The Artificial Tears Issue: New Contact Lens Update Now Available

WATERLOO, Ontario, Nov 21, 2022—The Centre for Ocular Research & Education (CORE) has published Issue 68 of Contact Lens Update, which focuses on the most recent evidence and best practices in the use of artificial tears. The latest edition and all past issues are available for free at

“When it comes to artificial tears, practitioners have a plethora of options to choose from,” said CORE Director Lyndon Jones. “This issue of Contact Lens Update focuses on equipping practitioners with information to help them best select patient-specific options.”

Andrew Pucker

Andrew Pucker, senior director of Clinical Development at Lexitas, whose research expertise includes dry eye disease, contact lenses, and myopia, provides the opening editorial. He explores how OTC lubricating eye drop formulations may address common ocular conditions including dry eye disease, contact lens discomfort and digital eye strain.

Paul Murphy

The feature article from Paul Murphy, professor at the School of Optometry & Vision Science, University of Waterloo, highlights the results of a study examining the flow characteristics of commercially available artificial tears. This provides insight into how rheology affects the efficacy of lubricating drops.

Alison Ng

Alison Ng, clinical scientist at the Centre for Ocular Research & Education, shares her poster presented at the American Optometric Association’s 2022 Annual Meeting. This study examined the symptomatic relief and kinetic tear film stability of I-DROP MGD eye drops when compared to a control over one-week of wear.

Juan Ding

Juan Ding, director of the Optometry service at the University of Massachusetts Department of Ophthalmology, shares a comprehensive fact sheet outlining artificial tear ingredients. This is a high value resource that practitioners can use to help select an appropriate artificial tear based on a patient’s individual needs.

Published six times per year, Contact Lens Update provides a global platform for unbiased clinical insights based in current research. Since 2011, each issue has provided dependable and up-to-date ocular health information for more than 60,000 leading eye care professionals.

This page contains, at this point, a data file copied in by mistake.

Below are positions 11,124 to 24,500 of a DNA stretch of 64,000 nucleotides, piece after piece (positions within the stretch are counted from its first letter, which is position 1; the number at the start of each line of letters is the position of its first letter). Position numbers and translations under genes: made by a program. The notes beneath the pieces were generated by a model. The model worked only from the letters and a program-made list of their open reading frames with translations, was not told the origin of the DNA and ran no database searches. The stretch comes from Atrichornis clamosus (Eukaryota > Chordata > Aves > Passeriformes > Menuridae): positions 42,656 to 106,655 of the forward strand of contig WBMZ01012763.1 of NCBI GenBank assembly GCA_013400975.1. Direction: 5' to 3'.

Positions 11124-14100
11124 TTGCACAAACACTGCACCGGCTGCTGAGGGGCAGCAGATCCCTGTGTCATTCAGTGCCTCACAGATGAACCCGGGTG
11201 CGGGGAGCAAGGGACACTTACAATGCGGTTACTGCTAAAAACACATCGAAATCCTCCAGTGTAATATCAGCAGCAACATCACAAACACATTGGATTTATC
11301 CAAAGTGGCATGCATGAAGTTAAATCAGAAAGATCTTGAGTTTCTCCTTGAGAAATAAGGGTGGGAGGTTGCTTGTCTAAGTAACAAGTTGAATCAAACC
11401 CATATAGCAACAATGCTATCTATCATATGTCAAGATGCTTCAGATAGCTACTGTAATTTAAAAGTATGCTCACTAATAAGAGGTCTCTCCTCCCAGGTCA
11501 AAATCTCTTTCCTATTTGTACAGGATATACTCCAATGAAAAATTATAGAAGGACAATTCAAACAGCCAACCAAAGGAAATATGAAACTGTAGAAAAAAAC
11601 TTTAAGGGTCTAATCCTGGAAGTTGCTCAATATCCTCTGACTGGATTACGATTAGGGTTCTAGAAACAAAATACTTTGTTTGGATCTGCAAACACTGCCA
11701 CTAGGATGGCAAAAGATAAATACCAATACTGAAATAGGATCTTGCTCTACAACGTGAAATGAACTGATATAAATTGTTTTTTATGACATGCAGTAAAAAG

In addition to a complete archive of back issues, offers a resource library that provides no-cost professional tools, patient resources, images and video. It also houses complimentary technical training videos produced by International Association of Contact Lens Educators, plus an industry glossary. Industry professionals can access the latest issue directly from or quickly sign up for email receipt of future issues.

The publication receives support from the educational arms of AlconCooperVision, and Johnson & Johnson Vision.

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About the Centre for Ocular Research & Education (CORE)
The Centre for Ocular Research & Education (CORE) was established in 1988 at the University of Waterloo’s School of Optometry & Vision Science. Over the next three decades, the organization evolved from a three-person operation into a thriving hub of basic and applied research, collaborating with sponsors, agencies and academia on advanced biosciences, clinical research and education. Its uncompromising independence and results of the highest quality have been at the heart of many of the most prominent advances in eye health. Today, its approximately 50-person team serves a range of ophthalmic sectors, including medical devices, ocular pharmaceuticals, digital technology and others, with a focus on the anterior segment. For more information, please visit

Aimee J. Lewis or Mike McDougall, APR, Fellow PRSA, McDougall Communications for CORE +1.585.414.9838  | +1.585.545.1815